Make a Plan That Works for You!
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Money Talks, LLC
Susan Hammitt, AFC, CDFA
Email:  - Telephone: 503-233-8142
Money Talks, LLC Newsletter                      February 2010
In This Issue
A Valuable Daily Life
Building Block ONE:
Budget for a Valuable Daily Life
Back Story of Success

George Goes to the Vet:  A lesson in Healthcare Rationing

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Susan Hammitt, AFC, CDFA 
Financial Counselor
Divorce Financial Analyst
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Talk About Money


The Achilles Heel in personal finance is silence.  


Learn to talk about money with your partners, families, and friends.  It's a powerful message to hear people you love and respect share information like, "I can't afford that." and, "That's just not important enough to spend money on, it's a choice I (we) made."  and "I've been saving for retirement since my first paycheck."  


Talking about money in the context of our daily lives helps keep financial decisions in perspective and builds stronger financial community.



Last month I encouraged everyone to test their financial awareness. This month the focus is on the first building block for achieving Personal Financial Sustainability. 


A Valuable Daily Life

The first building block for Personal Financial Sustainability


The first building block for Personal Financial Sustainability is a budget for a Valuable Daily Life. Most Americans are accustomed to budgeting from the top down, beginning with income and making financial decisions based on how far they can stretch those dollars.  Too often this leads to under allocation for emergencies and long term needs. It also leads to risky dependence on credit.


Budgeting for a Valuable Daily Life establishes a baseline for quantifying assumptions in personal financial planning.  Using this method provides a healthy alternative to over used and misleading wealth building models. Budgeting for a Valuable Daily Life focuses on quality of life, through cash flow management, over a lifetime.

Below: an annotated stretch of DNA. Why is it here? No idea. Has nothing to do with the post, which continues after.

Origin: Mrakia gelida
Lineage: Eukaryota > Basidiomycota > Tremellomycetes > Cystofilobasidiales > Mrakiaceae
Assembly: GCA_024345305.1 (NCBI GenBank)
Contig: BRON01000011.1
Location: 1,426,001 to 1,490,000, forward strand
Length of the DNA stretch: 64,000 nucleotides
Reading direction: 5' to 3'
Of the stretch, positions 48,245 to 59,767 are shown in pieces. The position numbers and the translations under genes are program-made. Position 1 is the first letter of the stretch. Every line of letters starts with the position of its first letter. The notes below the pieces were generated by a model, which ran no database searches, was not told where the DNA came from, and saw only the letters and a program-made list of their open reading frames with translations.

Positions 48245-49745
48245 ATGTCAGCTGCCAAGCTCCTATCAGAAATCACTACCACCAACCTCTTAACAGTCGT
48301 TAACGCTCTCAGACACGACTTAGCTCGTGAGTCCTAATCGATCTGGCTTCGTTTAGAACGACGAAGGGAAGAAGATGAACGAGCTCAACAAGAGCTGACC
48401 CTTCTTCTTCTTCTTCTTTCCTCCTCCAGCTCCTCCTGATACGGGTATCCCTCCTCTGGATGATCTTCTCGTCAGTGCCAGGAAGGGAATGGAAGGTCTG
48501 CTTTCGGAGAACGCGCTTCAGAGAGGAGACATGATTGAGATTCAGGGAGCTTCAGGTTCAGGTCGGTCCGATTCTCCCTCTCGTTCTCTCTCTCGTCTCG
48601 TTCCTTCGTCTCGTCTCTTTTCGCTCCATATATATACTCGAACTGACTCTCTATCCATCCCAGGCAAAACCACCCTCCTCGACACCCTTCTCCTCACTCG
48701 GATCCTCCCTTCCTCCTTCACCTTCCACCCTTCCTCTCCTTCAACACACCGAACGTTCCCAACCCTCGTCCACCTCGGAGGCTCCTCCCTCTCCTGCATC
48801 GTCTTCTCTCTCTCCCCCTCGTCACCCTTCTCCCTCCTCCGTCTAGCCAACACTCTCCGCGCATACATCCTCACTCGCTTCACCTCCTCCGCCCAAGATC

When we look to exceptional role models we hear stories of fugal blue collar minimum wage earners who manage to attain relative wealth.  Or, quiet millionaires living comfortable lives tucked in modest communities. What do they have in common? They budget for a Valuable Daily Life and save/invest the rest. 


This is a very important concept.  As our world continues a course of accelerated change resulting from globalization and technological diversity we need to manage cash flow assuming periods of under-employment, unemployment, and career changes.  This is more than a reflection of our current crisis.  I believe it will continue to be a theme in personal finance.



Building Block ONE

Budget for a Valuable Daily Life

Allocation of resources is an organic extension of values and priorities. A Valuable Daily Life is a life where basic needs are met and values and priorities are nurtured and honored. Your unique budget for a Valuable Daily Life will become the baseline for making future financial decisions and a life boat in times of change. There are three parts to this exercise. 


1.      Using the Time and Energy Planner create your model of a Valuable Daily Life.  Be specific, how would you allocate your time and energy in a balanced and valuable life?  Think of this exercise like cleaning out a closet and keeping only those items you require or value.  And, perhaps add critical missing pieces.


2.      Create a budget of expenses for the life you modeled. Determine the amount of cash (in)flow required to support that life. This number is not attached to current income, spending, or dreams of attaining future goals.  What inflow of cash do you need to live a Valuable Daily Life?


3.      Consider the amount of reliable annual household income to which you can comfortably commit.  Keep it simple, no time value of money calculations in this exercise. Think in terms of job changes, attained age, and periods of one or two incomes. Fill the blank in this statement, "I (we) believe I (we) can comfortably and reliably generate $________ in annual income for the foreseeable future."  


Keep working on this exercise until you come up with your dollar amount for Personal Financial Sustainability.   



 Your Credit Score Is Not Your Life Score!


The Back Story of Success